Google is Listening to Your Recordings Again – If You Let It

Google is to resume saving user audio for its employees to listen to and train its AI – if you give it permission

After a year’s hiatus, Google is to resume saving voice recordings made by its users – but, only if they actively opt in to the program.

In an email sent to Google customers, the company states that it has updated its position on keeping audio recordings, with new tools those that wish to manage their privacy settings.

Google currently has the ability to record audio from users of its software, such as apps, as well as hardware, including the Google Home assistant.

Google to Save Audio Recordings

In an email sent to Google users last week, the company stated that it was to pick up where it left off last year, saving audio recordings of interactions with voice assistant apps and hardware. In effect, the company is including anything that responds to the “Hey Google” command.

In effect, the company can save recordings from any device that responds to the “Hey Google” command

Google had been collecting this information previously with an opt-out approach – that is, users had to inform Google that they didn’t want their information stored. This all changed last year, however, after some high profile news stories in which companies saving audio recordings came under scrutiny.

Amazon, Apple and Google all came under fire for sharing user recordings with employees to assist in language training. Pressure was applied by countries, including Germany, whose data commissioner launched an investigation into the practice.

As of this month, Google is ready to resume saving audio recordings again, but it’s now operating an opt-in approach, meaning that users have to explicitly give the company permission to use their data. You can check and update your permissions on Google’s account page.

Google has automatically set permissions for sharing voice recordings for all users as “declined”, until you inform it otherwise.

Google has automatically set these sharing permissions to “declined”, until you inform it otherwise.

Google May Still Have Your Legacy Data

If you’re squeamish about having Google save your recordings, then you might imagine that as the permissions are now opt-in based, you can sit back and relax. However, it’s important to note that while Google is asking for your permission to save recordings going forward, any recordings it made prior to the pause could still be saved.

Luckily, Google’s privacy settings are quite simple to check and correct, if you don’t want older recordings accessible. To do this, visit the My Activity page on Google, click Filter by Date & Product, and click the Voice and Audio  checkbox. Here you will see all saved recordings (you can listen to them too, by clicking on the microphone icon).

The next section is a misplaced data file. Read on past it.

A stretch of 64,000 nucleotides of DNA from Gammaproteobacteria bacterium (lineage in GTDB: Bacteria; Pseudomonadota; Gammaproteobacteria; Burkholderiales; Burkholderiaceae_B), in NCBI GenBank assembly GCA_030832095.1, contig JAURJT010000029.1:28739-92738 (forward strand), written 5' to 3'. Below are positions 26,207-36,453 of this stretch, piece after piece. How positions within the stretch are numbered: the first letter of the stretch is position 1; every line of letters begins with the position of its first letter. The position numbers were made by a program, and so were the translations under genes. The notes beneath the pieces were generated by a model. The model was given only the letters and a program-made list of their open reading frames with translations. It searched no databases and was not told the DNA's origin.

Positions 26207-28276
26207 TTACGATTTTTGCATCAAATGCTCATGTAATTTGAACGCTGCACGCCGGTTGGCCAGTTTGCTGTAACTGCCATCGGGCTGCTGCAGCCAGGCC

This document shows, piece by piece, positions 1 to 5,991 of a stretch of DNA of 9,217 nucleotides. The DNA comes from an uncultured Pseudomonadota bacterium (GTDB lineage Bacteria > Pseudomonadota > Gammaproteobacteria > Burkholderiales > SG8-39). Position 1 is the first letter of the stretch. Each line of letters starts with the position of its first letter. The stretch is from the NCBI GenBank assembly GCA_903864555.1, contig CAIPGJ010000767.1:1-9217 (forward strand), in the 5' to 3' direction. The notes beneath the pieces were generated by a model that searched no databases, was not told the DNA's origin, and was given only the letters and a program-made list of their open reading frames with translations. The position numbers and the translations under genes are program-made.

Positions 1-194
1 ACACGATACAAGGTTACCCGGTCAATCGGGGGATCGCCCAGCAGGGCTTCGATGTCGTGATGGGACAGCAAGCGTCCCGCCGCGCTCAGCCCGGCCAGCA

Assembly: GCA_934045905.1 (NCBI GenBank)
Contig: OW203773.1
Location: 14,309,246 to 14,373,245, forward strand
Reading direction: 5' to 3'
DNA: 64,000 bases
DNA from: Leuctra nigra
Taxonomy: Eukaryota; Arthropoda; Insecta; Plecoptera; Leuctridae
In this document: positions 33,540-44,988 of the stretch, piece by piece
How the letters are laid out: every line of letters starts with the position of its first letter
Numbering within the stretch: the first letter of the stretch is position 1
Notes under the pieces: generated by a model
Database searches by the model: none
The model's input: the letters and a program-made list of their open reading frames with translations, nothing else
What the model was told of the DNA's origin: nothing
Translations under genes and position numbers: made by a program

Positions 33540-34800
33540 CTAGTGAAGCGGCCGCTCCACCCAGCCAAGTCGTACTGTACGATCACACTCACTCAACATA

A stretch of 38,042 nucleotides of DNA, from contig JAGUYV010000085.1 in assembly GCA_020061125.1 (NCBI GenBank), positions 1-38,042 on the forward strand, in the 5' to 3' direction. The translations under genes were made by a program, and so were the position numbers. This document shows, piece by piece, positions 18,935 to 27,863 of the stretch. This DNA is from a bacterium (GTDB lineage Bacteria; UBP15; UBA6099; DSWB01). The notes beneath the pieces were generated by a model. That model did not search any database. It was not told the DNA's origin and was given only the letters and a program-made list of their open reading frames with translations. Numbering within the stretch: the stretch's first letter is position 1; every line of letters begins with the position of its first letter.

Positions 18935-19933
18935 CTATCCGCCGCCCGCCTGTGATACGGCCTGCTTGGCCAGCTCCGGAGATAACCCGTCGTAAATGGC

Click on the trash can to permanently delete them.

What Will Google Do With My Data?

Google, as with other companies that collect audio data, is mainly interested in using recordings to train and improve its current software to better recognise a wide variety of voices, accents and mannerisms.

This information is invaluable to Google, and a rich resource for training its AI. There’s no better data set to train a computer with than with actual, real-world examples.

However, this training doesn’t happen in a vacuum, and requires the assistance of humans to implement. There’s no way of knowing if an AI is correctly parsing user audio without a human verifying that what it assumes the phrasing is, is correct. This means that yes, there is every chance that your recordings could be listened to by Google staff – ie actual human beings.

Even if you do give Google the thumbs up to save your recordings, the company says that it breaks the audio up into snippets, and the data is anonymized before it reaches human ears.

Of course, you don’t have to give Google the right to store your information, and you won’t be penalised for not doing so. This relationship is purely one way, with Google having everything to gain from using your recordings to train its AI, but with you getting very little in return.

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Written by:
Jack is the Deputy Editor for He has over 15 years experience in publishing, having covered both consumer and business technology extensively, including both in print and online. Jack has also led on investigations on topical tech issues, from privacy to price gouging. He has a strong background in research-based content, working with organisations globally, and has also been a member of government advisory committees on tech matters.
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